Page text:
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The Grub Trail: Part 3

February 17, 2014

Back to school…

After getting beaten by the heat in Bangkok, I travelled north to the cooler climates of Chiang Mai. Thailand’s second city.

I didn’t come here solely for the weather; in 2008, Chiang Mai University hosted the United Nations Food and Agriculture Organisation for a historic conference. The conference’s main outcome was to hail insect farming and consumption as the most environmentally-friendly alternative source of protein for our diets.

I won’t bore you with the science…yet…but simply put, the farming of insects require far less of the world’s resource – land, water and crops – than any of our staple meats (beef, chicken, pork, lamb etc), and can provide us, gram for gram, with more protein, iron and calcium than any of the above.

I spent most of the day trying to find the Faculty of Agriculture. It’s a big campus and after taking many golf carts and lifts on the back of students’ mopeds (Agriculture and Architecture sound extremely similar when pronounced by Thais), I managed to find who I was looking for: Dr. Jiraporn Kulsarin. The Head of the Entomology Department (study of insects) and expert of entomophogy (the practice of eating insects).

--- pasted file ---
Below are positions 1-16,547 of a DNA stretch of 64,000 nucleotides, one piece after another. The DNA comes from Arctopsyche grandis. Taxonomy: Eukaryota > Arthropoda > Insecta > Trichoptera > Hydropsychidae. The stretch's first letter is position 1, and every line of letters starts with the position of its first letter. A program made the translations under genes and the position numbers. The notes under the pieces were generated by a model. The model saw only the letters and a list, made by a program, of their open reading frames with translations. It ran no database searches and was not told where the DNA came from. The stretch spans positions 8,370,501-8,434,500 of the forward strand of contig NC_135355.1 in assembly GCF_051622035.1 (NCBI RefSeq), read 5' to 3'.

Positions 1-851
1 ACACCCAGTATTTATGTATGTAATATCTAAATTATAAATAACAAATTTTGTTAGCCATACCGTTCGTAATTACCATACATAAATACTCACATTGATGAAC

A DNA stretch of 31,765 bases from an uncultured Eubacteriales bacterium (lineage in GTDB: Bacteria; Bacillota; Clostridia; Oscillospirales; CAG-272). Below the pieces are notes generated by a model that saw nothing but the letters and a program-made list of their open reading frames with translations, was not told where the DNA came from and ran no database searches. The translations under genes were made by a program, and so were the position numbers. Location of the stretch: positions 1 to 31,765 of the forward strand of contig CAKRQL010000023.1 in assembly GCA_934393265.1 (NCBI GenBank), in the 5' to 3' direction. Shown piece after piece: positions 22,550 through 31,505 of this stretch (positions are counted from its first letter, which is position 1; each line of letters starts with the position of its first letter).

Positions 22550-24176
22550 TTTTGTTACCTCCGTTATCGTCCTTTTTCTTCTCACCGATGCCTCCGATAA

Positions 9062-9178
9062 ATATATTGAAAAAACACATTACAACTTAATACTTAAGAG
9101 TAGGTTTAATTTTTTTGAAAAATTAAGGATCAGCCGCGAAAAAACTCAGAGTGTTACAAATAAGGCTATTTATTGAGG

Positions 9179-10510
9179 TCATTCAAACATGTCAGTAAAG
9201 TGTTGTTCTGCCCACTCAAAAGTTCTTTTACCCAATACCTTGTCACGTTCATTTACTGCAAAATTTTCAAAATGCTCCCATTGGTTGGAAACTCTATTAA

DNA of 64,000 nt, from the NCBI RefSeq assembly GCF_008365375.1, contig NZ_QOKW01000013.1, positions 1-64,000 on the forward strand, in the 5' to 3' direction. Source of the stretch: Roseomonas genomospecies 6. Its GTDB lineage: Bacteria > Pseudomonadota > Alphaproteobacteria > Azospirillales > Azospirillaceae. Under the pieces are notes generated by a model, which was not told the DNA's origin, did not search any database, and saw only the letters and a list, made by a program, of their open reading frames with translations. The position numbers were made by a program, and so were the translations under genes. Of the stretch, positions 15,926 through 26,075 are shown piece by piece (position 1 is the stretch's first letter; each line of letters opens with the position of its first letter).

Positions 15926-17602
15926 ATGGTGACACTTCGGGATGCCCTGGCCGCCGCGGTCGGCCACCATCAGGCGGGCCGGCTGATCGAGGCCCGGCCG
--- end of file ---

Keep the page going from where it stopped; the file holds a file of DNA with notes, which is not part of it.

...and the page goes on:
I got a lot out of our short meeting: I now know the difference between fat-headed and common crickets. Fat-headed ones have a lot more protein but are a lot harder to rear as they become extremely aggressive with each other. (That is why NGOs – including TBC who Grub proudly supports – working in refugee camps in the north, near Burma, have set up common cricket farming projects to provide the residents with a tasty, high protein, income generating snack.)

She also talked in length, with love, about the native bamboo caterpillar. She said that if I could wait an hour for her lecture to finish she would take me to a local market to try some. “Hell yeah!”

'Fried Food Heaven'

‘Fried Food Heaven’

So an hour later, and several failed attempts to practice my poor Thai, she takes me to Tom Pa Yon street market to try ‘Non rot duan’.

I didn’t really know what to expect because in our conversation she said they can be eaten straight from the bamboo, live, or fried. The purist in me was hoping for the former and felt a little sad when I saw the stand she was taking me to: Fried food heaven. That was the literal translation.

I take some photos and buy a bag. She says follow me. Strangely enough, she is a real talker, except for when she walks and doesn’t say a word.

We go to a local restaurant and order some chilli soup. She opens the bag and we start dipping in.

It’s not clear from the photo but some are lighter in colour and these are the more tasty ones. The darker the more fried, and again the bacon like taste. She says this is because most fried food in Thailand is cooked using re and re and refried oil. That explains a lot. She cooks them at home with sesame oil. The lighter ones have a sweet honey flavour to them and she puts the sweetness down to their bamboo shelter. After eating a few from the bag, she pours out a healthy portion into our soups. They soak up the fish oil and chilli and it turns out to be a delicious lunch.

I see a look of relief on her face. Like when you share a song you love (but probably shouldn’t) and see you are not the only one.

Only one week into The Grub Trail and this was just a taste of what’s to come.